Via West Papua Media Alerts
Fact-Finding Team:The president will set up an independent probe into the deaths of five civilians at the hands of the
By Banjir Ambarita on 10:35 pm Dec 28, 2014
Category Featured, Front Page, Human Rights, News
Tags: Joko Widodo, Paniai shooting, Papua human rights abuses
President Joko Widodo says the killing of five young civilians by security forces in Papua earlier this month is
deplorable. (Antara Photo/Prasetyo Utomo)
[This story was first published at 4:19 p.m. on Sunday, Dec. 28, 2014 and this update adds more details and changes
Jayapura. President Joko Widodo has told a crowd in Papua that the shooting of five young civilians in the province earlier this
month is unacceptable, and that the government will soon form a fact-finding team to investigate the case.
Joko, who is in Indonesia’s easternmost province to attend Christmas celebrations, said the incident, which occurred in
the town of Enarotali in Paniai district on Dec. 8, was deplorable.
Security forces opened fire on about 800 peaceful demonstrators, including women and children. Five protesters were killed and at least 17
others — including elementary school students — were injured, according to a report from Human Rights Watch.
Joko, who addressed a crowd of hundreds at Mandala Stadium in Jayapura, the provincial capital, on Saturday, said he
empathized with the grieving families.
“I want this case to be solved immediately so it won’t ever happen again in the future,” the president said. “By forming
a fact-finding team, we hope to obtain valid information [about what actually happened], as well as find the root of the problems .”
Joko added he wanted peace in Papua.
“I want my visit to Papua to be useful, I want to listen to the people’s voices, and I’m willing to open dialogue for a better Papua,” he said.
Joko said the government needed to listen to Papuans in order to solve the long-running conflict in the restive region.
“I think that the people of Papua don’t only need health care, education, the construction of roads and bridges, but
they also need to be listened to. That is what I will do in dealing with the problems in Papua,” he said.
Hostilities between Papuan civilians and the security forces have frequently turned deadly since Indonesia annexed the
region in 1969.
The president had earlier faced strong calls from Papuans to abandon his plan to celebrate Christmas in the troubled
eastern province due to his previous muted response to the Paniai shootings, which were one the worst acts of state
violence in years.
Victims and activists have said the incident was prompted with the beating of a 12-year-old boy from Ipakiye village,
five kilometers from Enarotali, when the boy confronted a group of men in an SUV for driving at night with their
The beating resulted in villagers marching to the capital to demand an explanation the next day. At around 10 a.m. the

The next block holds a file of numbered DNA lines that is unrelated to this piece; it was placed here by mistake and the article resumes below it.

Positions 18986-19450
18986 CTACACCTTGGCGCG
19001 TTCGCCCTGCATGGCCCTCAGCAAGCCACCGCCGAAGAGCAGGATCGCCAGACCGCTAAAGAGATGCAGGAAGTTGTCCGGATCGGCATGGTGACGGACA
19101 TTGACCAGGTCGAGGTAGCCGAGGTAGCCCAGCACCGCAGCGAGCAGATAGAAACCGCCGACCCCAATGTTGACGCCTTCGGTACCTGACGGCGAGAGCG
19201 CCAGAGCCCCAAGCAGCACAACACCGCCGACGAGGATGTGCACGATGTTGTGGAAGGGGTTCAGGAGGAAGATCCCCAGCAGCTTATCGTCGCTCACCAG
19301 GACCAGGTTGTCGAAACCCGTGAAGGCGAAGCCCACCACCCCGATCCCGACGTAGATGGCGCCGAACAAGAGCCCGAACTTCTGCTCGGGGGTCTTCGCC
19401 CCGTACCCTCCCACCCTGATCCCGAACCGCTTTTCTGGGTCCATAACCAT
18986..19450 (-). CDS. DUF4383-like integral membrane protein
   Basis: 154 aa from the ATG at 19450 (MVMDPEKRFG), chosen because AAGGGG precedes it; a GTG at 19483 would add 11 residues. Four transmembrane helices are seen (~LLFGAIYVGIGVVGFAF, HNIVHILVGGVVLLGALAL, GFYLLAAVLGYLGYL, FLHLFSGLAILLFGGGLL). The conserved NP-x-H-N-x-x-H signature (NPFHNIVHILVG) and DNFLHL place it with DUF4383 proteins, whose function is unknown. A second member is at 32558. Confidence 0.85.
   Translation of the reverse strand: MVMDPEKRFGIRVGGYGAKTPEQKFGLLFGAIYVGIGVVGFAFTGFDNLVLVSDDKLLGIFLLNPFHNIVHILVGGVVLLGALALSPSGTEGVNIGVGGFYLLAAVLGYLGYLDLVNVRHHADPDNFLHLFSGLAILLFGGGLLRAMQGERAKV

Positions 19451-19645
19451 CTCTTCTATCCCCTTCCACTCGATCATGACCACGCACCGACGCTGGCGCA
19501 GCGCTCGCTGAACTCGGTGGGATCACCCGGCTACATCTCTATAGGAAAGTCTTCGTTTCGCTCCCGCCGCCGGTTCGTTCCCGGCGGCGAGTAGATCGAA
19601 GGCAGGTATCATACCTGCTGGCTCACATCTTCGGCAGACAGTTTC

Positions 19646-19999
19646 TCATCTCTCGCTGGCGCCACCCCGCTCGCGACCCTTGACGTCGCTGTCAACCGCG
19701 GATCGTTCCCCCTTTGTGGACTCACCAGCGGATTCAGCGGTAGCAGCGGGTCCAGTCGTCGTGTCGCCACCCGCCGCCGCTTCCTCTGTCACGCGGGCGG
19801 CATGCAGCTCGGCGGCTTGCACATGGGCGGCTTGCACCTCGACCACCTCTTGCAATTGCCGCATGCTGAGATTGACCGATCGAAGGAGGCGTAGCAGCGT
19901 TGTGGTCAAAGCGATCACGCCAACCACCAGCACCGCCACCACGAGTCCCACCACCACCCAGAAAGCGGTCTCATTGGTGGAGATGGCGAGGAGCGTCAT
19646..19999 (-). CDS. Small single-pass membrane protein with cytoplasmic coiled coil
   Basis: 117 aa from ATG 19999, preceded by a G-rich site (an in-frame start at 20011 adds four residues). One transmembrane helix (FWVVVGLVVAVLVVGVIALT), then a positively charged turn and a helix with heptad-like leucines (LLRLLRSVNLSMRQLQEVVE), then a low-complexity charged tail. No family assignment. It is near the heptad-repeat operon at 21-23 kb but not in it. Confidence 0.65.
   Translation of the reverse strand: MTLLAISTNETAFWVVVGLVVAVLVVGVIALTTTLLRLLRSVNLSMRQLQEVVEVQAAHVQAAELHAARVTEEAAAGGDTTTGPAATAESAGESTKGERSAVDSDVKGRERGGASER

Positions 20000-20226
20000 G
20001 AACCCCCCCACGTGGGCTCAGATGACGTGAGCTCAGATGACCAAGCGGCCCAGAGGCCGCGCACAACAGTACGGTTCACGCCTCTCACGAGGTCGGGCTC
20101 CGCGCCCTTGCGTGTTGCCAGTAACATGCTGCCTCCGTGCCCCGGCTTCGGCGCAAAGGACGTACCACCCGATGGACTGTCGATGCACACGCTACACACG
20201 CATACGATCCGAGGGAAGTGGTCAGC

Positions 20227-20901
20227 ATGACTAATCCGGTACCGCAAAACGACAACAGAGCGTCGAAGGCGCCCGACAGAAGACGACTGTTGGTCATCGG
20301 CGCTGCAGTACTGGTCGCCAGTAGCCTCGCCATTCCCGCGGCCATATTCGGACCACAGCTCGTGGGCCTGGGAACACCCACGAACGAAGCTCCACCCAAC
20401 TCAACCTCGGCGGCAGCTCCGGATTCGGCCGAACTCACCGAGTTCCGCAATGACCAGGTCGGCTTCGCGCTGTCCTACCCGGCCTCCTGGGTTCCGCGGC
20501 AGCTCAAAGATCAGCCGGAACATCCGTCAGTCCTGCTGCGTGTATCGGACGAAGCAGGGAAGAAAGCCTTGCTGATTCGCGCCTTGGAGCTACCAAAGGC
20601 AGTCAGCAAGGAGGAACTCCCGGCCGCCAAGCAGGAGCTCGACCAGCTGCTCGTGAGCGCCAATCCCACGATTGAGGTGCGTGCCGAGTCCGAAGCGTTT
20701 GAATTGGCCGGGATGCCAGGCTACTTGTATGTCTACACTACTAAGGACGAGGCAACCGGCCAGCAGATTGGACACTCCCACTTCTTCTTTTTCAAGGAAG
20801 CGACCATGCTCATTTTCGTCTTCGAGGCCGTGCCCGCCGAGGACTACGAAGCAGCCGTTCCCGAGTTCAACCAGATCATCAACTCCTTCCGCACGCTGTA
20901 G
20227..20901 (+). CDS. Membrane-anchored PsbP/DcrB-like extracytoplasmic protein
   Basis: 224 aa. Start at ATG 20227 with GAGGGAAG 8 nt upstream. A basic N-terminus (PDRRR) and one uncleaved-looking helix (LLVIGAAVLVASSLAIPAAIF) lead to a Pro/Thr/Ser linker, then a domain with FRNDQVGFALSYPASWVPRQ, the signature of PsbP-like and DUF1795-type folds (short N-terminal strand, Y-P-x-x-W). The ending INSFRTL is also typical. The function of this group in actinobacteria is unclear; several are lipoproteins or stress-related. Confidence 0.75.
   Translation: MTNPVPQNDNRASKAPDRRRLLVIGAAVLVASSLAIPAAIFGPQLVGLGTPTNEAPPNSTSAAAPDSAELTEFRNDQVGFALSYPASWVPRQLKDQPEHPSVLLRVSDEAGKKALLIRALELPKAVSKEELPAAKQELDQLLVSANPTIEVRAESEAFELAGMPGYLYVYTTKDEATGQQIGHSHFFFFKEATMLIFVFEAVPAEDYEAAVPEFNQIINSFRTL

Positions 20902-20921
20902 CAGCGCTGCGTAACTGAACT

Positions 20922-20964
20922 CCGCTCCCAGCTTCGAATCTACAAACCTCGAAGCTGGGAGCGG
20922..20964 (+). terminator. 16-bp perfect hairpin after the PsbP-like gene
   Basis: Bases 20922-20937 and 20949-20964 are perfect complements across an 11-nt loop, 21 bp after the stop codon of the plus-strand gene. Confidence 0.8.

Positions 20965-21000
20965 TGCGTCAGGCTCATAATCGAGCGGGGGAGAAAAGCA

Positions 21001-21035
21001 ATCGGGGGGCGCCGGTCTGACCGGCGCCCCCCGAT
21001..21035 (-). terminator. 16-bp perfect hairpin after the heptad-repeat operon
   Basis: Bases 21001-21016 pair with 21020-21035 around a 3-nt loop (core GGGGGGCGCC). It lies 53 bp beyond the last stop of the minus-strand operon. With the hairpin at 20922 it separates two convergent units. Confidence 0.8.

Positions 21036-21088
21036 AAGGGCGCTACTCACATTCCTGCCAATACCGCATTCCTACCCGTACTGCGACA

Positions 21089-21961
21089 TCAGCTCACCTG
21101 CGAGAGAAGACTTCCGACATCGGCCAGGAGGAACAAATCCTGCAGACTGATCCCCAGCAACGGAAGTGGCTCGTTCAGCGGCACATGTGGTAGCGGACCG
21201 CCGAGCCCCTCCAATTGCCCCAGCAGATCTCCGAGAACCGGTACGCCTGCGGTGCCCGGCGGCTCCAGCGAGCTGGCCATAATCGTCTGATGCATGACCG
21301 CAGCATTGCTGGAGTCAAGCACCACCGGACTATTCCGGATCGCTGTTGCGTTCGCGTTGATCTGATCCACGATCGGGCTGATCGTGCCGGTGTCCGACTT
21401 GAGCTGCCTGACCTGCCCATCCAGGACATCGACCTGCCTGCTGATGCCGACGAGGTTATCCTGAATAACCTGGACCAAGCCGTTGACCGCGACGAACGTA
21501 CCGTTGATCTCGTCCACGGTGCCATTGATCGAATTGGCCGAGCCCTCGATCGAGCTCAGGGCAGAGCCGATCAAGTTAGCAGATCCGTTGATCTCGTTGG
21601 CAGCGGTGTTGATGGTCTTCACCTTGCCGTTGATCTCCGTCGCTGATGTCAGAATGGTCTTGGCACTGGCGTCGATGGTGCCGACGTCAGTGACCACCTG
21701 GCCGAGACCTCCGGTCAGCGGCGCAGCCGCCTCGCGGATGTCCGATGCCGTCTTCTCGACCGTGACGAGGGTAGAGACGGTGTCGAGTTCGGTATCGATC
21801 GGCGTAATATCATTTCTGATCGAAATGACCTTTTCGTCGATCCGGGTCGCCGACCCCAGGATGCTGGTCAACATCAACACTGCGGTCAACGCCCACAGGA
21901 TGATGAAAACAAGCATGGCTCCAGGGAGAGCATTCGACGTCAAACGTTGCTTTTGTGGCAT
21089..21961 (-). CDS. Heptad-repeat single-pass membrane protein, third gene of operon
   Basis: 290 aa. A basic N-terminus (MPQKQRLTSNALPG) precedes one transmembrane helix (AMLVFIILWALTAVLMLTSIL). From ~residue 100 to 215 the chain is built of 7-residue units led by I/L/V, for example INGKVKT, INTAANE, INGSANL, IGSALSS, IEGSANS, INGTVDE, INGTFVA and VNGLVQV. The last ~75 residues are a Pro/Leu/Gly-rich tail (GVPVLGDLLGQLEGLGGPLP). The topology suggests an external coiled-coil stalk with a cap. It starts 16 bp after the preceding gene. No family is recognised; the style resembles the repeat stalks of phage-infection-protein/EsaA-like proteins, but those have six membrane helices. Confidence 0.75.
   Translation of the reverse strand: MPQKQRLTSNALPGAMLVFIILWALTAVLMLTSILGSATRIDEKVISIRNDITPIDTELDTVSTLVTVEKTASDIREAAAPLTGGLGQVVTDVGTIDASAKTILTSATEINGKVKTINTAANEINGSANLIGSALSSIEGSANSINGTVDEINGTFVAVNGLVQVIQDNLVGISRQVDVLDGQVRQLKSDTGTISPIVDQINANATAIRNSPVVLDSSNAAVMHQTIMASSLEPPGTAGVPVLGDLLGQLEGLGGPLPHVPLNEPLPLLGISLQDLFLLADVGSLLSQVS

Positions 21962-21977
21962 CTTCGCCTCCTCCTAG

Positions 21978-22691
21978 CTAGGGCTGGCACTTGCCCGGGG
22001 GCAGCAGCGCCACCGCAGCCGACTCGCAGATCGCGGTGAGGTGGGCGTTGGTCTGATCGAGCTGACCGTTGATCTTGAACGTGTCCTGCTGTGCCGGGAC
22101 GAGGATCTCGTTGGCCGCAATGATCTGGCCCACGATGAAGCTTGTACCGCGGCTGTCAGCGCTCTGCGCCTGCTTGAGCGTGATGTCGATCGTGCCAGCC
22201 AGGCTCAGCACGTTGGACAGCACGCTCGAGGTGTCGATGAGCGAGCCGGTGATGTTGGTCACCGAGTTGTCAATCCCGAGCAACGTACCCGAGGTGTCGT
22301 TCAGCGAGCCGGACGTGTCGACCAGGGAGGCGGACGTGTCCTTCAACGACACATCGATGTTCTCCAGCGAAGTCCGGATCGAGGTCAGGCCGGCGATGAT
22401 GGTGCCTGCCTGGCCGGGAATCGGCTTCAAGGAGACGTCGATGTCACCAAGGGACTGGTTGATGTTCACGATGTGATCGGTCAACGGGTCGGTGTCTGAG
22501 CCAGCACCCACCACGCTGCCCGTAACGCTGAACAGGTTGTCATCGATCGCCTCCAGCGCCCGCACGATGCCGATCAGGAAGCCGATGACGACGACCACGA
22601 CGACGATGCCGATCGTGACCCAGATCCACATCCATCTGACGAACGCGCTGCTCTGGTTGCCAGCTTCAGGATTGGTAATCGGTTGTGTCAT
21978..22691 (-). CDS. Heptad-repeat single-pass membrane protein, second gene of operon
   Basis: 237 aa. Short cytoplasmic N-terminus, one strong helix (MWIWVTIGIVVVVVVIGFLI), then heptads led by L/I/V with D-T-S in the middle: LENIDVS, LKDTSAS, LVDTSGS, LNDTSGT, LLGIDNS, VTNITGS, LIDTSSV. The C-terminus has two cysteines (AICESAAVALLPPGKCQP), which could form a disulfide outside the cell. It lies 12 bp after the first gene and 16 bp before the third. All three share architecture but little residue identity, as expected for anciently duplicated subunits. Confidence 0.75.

crowd spotted the same SUV and began attacking it. Police then opened fire on the unarmed crowd, witnesses said.
But the National Police chief, Gen. Sutarman, gave a different account of what happened, claiming the victims were
planning an attack against the local military base, where locals suspected the SUV driver was hiding.
Police stopped the crowd from advancing by setting up a barricade, he said.
“Amid the protest, some [unknown] gunmen fired shots from the hills far away, causing the 200 or so people to riot,” the
police general claimed.
He also denied that a high school student was among the five people shot dead by officers, despite photographs obtained
by HRW clearly showing young men in school uniforms among those shot.
The coordinator of the Papua Peace Network, or JDP, Rev. Neles Tebay, welcomed the president’s plan to form a
fact-finding team, having previously criticized the police for being “very secretive” about their investigation.
“The president is willing to identify the problem, so surely this is a good commitment,” Neles said on Saturday.
By Jakarta Globe on 11:21 pm Dec 28, 2014
Category Editorial, Front Page, Opinion
Tags: Indonesia human rights, Joko Widodo, Paniai shooting, Papua
Joko Widodo was always going to be the president that his predecessors were not, from his man-of-the-people ways to his
love of heavy metal.
This past weekend, he again demonstrated the quality that has inspired in Indonesians so much hope for positive change,
when he promised to set up a fact-finding team to probe the shooting deaths of five unarmed Papuan civilians, reportedly
by the security forces.
The president was in Papua for Christmas celebrations when he made his remarks about the Dec. 5 shootings in Paniai
By most credible accounts , the incident involved police firing indiscriminately into a crowd of unarmed civilians protesting police brutality
against a 12-year-old boy. The police chief’s more fantastical account is that “gunmen in the distant hills” fired on
the crowd, whipping it up into a violent frenzy and forcing police to act in self-defense.
Joko has done something unprecedented and hugely commendable here: He has refused to take the word of the police chief
at face value and instead taken it on himself to ensure that the truth, no matter how painful, comes to light through
the unaberrated lens of an independent investigation.
For far too long the security forces have controlled the narrative that the rest of Indonesia and the world have obtained from Papua. That they have
long taken a heavy-handed approach to anything deemed a security disturbance is no secret.
Joko’s move is perhaps the first official step by any Indonesian government to bring official accountability to an act of excessive use of force by security officers in Papua. This will be hugely important in clearing the path
toward addressing the legitimate grievances that Papuans have long held against the government. Even if that is Joko’s
only legacy, it will be a worthwhile one.